select * from X*inventory_database;
You can then use create synonym to make this selected remote a local table to your application. Oracle handles the rest.
You can now use update, insert, delete, and any other table-handling command with this table (by addressing its synonym) in your transaction, without having to make any additional provisions. In effect, the remote database is now local to your transaction. And you can do this with as many remote databases as you like, via database links.
But this only ties things together. You must also create autonomous transactions and triggers for distributed and integrated applications.
Oracle’s autonomous transactions, with triggers
In Oracle parlance, autonomous transaction means a transaction that is embedded in some other transaction, but functions independently. While simple on the surface, it becomes problematic when you consider that Oracle’s strong audit capabilities are transaction-specific; can you separate the state of the embedded transaction from the state of the parent transaction? If an embedded process fails while its initiating process succeeds, what shows up in the log? How is rollback affected?
The answer is that Oracle has solved the problem, and that the system handles them independently, even with respect to rollback, despite the fact that they’re tied together in the application.
In setting up a transaction that will contain an embedded, autonomous transaction, you must remember a couple of things.
First, your init.ora parameter file must allow for the extra transactions; the initial transaction plus the embedded ones do not count as one as far as Oracle is concerned.
Second, since the transactions are all independent from Oracle’s standpoint, you must also allow for the embedded transactions in the number of rollback segments specified in the init.ora file.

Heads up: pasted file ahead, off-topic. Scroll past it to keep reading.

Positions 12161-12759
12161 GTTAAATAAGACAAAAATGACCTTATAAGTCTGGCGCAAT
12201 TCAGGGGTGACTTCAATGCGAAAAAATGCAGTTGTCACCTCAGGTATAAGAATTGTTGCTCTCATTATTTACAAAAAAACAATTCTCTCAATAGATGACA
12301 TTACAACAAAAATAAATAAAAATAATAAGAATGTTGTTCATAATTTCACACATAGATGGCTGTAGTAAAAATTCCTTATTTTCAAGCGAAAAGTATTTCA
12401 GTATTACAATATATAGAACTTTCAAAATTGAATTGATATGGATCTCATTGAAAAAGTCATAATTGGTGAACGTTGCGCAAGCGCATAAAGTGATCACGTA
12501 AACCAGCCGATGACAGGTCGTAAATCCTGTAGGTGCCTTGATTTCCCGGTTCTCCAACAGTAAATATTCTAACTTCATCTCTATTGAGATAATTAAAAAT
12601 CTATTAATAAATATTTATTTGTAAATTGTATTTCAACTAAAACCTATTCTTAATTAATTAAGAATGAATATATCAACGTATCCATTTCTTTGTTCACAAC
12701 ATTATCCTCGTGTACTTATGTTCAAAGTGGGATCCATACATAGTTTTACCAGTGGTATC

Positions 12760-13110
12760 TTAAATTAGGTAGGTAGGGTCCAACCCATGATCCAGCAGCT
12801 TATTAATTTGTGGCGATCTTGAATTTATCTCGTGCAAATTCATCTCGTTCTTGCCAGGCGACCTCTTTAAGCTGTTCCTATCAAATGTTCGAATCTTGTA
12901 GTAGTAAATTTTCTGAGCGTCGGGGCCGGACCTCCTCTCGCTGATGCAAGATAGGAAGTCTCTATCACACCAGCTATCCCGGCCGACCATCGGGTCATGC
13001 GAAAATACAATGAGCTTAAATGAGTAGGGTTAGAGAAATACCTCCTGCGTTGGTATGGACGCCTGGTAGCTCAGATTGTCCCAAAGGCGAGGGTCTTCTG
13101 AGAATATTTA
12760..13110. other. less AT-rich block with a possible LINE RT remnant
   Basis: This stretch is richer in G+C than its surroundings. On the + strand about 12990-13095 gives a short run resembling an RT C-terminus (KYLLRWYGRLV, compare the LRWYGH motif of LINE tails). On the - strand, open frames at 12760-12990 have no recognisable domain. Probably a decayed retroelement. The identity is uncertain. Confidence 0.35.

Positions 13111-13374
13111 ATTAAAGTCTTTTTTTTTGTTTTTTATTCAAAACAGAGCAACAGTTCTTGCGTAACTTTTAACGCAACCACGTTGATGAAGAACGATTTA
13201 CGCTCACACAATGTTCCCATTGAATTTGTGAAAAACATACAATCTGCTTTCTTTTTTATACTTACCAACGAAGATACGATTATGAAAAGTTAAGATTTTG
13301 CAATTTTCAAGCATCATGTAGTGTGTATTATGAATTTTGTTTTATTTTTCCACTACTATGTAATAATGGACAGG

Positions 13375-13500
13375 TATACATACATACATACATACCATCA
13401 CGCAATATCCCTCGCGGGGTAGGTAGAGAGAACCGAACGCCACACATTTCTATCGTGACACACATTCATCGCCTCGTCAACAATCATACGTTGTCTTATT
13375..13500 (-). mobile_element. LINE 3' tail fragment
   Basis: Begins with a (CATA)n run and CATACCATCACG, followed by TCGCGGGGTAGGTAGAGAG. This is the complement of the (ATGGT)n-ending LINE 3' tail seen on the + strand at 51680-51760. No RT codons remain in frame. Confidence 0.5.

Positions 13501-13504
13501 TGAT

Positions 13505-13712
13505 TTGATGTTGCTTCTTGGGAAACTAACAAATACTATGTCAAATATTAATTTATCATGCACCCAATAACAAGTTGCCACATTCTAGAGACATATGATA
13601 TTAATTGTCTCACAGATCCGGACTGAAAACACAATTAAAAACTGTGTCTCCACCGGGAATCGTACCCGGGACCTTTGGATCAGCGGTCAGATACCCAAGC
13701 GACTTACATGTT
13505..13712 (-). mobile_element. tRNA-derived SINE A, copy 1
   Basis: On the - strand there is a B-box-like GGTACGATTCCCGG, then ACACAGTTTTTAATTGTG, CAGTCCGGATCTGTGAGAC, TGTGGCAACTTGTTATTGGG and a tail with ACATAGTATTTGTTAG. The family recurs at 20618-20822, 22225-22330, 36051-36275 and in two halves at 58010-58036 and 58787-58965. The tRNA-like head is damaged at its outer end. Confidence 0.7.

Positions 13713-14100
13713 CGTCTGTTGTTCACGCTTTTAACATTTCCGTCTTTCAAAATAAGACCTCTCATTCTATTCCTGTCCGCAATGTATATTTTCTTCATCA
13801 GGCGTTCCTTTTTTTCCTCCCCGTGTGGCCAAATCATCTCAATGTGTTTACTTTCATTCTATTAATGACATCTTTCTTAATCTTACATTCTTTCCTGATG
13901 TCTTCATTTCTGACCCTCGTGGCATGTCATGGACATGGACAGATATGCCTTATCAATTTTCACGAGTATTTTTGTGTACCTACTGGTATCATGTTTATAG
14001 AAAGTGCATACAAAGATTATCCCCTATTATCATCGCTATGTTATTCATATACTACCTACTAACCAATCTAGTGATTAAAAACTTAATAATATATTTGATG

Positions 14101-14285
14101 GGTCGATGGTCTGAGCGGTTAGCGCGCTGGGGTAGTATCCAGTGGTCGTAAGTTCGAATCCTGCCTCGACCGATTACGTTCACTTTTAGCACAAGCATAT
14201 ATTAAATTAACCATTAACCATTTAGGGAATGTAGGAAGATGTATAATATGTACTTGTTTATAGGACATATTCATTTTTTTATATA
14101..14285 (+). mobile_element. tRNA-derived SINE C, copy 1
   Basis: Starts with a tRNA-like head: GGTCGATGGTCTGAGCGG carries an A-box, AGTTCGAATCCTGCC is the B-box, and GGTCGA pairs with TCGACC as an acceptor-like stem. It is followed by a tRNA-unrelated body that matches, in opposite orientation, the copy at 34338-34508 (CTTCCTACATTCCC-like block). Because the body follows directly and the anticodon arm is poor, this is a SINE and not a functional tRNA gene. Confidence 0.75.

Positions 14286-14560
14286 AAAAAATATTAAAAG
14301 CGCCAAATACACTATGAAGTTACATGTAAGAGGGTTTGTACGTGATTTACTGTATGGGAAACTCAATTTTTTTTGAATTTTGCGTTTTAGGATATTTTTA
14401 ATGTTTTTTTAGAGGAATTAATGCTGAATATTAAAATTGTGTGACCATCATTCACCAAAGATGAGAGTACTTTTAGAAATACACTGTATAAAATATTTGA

One design consideration: The embedded transaction must commit (or rollback) before returning control to the initial transaction. It’s easy to set up. The autonomous transaction can be established as a procedure or function in the surrounding transaction, or it can be an anonymous block. Whichever you use, declare pragma autonomous_transaction in its declaration section. The whole thing would look something like this:
(block of code in an order processing transaction)
(block of code in the autonomous transaction,
which is an inventory update routine)
(block of code in the order processing transaction
This is all simple enough. Most procedure calls look like this, more or less. Now let’s add a trigger, and just to demonstrate the power of the feature, let’s make the trigger itself autonomous:
create or replace trigger inv_ari
after insert on order
for each row
(block of code in the autonomous transaction)
The pragma autonomous_transaction is now part of the trigger definition, which is used in the parent transaction.
Now you have a trigger in your initial transaction that executes an independent transaction and commits it without committing anything in the parent transaction, making it capable of independent rollback. That is one powerful batch of code.
Scott Robinson is a 20-year IT veteran with extensive experience in business intelligence and systems integration. An enterprise architect with a background in social psychology, he frequently consults and lectures on analytics, business intelligence and social informatics, primarily in the health care and HR industries.